All eyes may be on Samsung’s new flagship flotilla, the Galaxy S6 and Galaxy S6 Edge, but don’t be fooled into thinking they’re the be all and end all of mobile phones today. The S6 Edge, in particular, is a design tour de force: but the remarkable stuff might well be happening at the other end of the market entirely.
We’ve been playing around with one of Samsung’s most affordable phones, the Galaxy A3, which is available on prepaid for around R3 999 and on contract for a couple of hundred bucks a month. And frankly, it’s an awesome phone for the money – albeit one that’s launching into a crowded space.
The phone itself feels exactly like a smartphone should. The build quality and design ape the Galaxy Alpha and even the brand new S6, with a slick-to-the-touch feel and a very thin body that’s entirely made of metal. The squarer shape feels more modern than previous models like the S5 Mini and S4 Mini, even if it’s also a throwback to the older S2.
It does have one design feature we’re sorry Samsung lost, which it shares with the S6: you can’t take the back off to remove the battery.
In use, the Galaxy A3 feels fast and fluid. A quad core Qualcomm Snapdragon 410 powers through Samsung’s Touchwiz overlay, and apps starts as quickly as you could hope from a phone worth twice as much. It’s disappointing to find that it’s not yet running Android 5.0 with the awesome new notification system, however, and there’s no news on when/if that update is coming.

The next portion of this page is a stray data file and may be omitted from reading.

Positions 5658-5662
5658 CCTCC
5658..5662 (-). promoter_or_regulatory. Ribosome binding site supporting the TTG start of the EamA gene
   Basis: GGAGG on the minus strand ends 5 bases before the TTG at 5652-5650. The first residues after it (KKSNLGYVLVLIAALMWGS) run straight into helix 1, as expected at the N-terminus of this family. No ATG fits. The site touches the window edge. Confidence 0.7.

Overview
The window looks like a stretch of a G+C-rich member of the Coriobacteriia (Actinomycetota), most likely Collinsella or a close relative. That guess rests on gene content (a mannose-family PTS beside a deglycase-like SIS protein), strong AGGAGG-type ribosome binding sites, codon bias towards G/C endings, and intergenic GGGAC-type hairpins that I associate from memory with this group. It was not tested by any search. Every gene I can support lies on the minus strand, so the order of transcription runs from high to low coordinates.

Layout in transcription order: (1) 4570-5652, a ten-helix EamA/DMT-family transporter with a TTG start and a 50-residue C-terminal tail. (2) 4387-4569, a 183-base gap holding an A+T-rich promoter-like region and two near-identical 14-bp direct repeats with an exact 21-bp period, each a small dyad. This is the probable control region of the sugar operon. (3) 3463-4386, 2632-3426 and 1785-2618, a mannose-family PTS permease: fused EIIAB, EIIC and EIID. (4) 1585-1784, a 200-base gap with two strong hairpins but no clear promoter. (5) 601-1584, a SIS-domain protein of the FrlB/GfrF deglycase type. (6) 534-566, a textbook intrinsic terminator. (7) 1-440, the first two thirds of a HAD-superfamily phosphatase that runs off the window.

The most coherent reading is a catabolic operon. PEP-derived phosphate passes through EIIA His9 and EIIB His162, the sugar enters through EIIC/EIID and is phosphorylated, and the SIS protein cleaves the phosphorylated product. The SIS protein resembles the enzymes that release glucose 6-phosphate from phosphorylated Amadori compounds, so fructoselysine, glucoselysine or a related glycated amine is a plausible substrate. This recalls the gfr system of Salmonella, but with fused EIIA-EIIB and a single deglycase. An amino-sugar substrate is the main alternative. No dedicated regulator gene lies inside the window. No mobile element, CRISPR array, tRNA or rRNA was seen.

In other aspects, though, the Galaxy A3 doesn’t disappoint. The screen may be lower resolution that you’re used to – the 4.5inch display has 540×960 pixels – but in practice it’s hard to see the difference between this and a screen with four times as many pixels. And the Super-AMOLED technology is as blissfully colourful as ever.
Elsewhere, you get an FM radio thrown in for free and an LTE-compatible radio too. All in a package that weighs just 110.3g and has a great battery life that kept us going for a couple of days without charge.
An excellent phone overall, then. Elegant and simple, with enough power and features to justify the price it’s one that we’d pick over other big brand mid-range rivals like the LG G3 Beat or the Acer Liquid Jade, mainly because the screen is so lovely. It even has a half decent camera too.
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